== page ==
(warning: this is a quick bread – sorry if you were hoping for yeast!) Ted had a can of beer sitting in the fridge for TOO long. And the rule (my unwritten rule) is that after TOO long, beer is no longer a beverage; it becomes an ingredient. (Secretly, I don’t think beer is much of a beverage at any time; can’t really stand drinking the stuff.) The words Beer and Bread were floating through my brain this afternoon. And a quick and lazy Google search revealed a Recipezaar recipe that had absolutely the most rave reviews I have ever seen: 456 reviews, and an overall rating over 4.7 out of 5! Of course, I had to make it: humbly entitled Beer Bread , and posted by a guy named Gerald Norman . I have to say, this was amazingly FAST and easy to mix! The recipe coaxes readers to sift and sift and sift, and for once, I actually did. Then you pour in the beer, stir, pour it into a pan and bake. This is easily the most yeasty quickbread I’ve ever had; if people don’t know you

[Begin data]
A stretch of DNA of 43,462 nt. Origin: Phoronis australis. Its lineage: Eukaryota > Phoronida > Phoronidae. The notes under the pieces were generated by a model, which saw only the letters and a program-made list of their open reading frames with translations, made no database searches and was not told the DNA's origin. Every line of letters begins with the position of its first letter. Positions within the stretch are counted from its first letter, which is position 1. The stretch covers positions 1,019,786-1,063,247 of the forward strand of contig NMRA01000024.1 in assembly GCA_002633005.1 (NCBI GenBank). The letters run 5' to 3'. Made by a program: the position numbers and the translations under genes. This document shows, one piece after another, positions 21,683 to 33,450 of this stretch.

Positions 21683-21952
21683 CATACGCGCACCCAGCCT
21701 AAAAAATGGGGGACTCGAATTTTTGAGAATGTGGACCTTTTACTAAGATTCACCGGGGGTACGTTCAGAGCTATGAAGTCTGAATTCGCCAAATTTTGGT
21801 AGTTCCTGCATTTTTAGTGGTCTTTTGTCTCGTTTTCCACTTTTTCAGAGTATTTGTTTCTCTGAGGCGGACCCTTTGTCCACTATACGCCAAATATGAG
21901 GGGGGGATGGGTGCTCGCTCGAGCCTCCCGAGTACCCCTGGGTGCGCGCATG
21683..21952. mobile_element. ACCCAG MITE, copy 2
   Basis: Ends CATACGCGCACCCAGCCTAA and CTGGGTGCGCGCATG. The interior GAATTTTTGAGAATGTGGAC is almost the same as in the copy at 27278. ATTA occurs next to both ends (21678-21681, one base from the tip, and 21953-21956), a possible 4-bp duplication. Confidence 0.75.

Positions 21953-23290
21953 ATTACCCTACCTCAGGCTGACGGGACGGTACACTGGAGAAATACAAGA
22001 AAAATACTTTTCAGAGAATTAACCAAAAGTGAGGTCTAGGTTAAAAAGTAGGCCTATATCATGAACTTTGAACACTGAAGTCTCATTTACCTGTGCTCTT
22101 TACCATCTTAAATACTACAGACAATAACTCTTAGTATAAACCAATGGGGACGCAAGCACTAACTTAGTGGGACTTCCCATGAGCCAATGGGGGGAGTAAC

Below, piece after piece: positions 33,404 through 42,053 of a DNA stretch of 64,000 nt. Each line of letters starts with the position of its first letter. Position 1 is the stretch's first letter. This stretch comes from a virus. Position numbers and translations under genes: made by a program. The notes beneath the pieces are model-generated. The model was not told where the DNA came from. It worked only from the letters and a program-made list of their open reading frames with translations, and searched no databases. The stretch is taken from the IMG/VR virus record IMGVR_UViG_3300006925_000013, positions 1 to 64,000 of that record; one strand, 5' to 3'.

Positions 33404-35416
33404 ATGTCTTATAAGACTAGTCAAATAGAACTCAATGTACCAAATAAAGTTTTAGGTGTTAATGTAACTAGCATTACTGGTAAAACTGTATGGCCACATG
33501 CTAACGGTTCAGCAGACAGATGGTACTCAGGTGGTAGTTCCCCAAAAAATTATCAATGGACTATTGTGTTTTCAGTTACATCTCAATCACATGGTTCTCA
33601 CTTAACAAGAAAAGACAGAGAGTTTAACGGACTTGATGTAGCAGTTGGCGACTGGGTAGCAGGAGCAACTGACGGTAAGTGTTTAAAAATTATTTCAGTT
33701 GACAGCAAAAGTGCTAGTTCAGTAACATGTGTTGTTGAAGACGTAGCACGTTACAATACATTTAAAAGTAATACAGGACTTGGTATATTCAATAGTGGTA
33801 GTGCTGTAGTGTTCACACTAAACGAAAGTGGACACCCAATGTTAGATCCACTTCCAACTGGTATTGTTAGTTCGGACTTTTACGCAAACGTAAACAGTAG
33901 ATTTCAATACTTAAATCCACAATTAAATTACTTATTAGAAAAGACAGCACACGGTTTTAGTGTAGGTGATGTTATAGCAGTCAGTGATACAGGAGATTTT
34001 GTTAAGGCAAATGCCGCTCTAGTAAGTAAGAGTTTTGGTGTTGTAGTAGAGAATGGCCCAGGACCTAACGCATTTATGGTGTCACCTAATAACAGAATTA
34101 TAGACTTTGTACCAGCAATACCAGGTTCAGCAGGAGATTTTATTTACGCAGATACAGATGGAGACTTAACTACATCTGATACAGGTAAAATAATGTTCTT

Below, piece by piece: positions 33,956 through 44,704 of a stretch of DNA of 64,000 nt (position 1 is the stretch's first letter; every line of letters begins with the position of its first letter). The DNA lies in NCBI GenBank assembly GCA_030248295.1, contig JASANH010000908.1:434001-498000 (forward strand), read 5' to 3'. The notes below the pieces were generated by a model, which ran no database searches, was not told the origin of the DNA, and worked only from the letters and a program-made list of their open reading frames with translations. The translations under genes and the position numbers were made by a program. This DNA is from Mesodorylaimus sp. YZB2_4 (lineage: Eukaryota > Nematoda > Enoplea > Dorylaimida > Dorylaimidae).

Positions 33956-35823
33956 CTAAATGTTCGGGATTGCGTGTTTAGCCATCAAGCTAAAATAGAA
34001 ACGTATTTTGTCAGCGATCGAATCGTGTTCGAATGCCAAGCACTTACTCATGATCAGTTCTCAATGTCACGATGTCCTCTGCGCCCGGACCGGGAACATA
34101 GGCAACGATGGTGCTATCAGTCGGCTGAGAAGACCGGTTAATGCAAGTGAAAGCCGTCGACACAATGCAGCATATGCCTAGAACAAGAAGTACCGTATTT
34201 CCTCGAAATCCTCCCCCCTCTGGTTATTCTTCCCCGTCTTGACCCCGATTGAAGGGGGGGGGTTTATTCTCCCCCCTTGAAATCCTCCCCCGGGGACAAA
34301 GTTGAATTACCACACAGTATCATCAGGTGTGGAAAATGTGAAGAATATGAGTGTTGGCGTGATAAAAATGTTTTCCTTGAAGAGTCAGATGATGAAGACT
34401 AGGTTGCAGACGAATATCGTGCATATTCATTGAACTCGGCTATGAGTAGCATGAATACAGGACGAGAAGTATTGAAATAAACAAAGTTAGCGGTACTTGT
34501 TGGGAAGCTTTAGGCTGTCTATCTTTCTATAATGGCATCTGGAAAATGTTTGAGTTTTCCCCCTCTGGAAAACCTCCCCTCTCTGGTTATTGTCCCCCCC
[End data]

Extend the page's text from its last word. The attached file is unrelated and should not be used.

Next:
Not exactly bread, but more appropriate for this blog than my other one, being baking-related. Yes, it’s HONEYCAKE season! The one week of the year when we don’t have to ask, “what’s for dessert?” Because I love honeycake! We all do. It bakes up in huge batches, freezes amazingly well (especially if you reheat it in the oven) and contains a lot of all the good things in life: sugar, oil, flour, honey, coffee. We eat honeycake from the minute Rosh Hashanah starts ‘till the minute Simchas Torah is over… I usually find one last frozen one for the very last day! I use Norene Gilletz’s recipe from Second Helpings, Please! , which is fairly accurately reproduced online here . (however, forget the stuff she adds about cinnamon, raisins or nuts… this is a great cake; don’t mess with perfection!) I used to have an actual copy of the cookbook, but it fell apart from too much love. And anyway, there were only a few recipes I used regularly… so now I just get them online when I n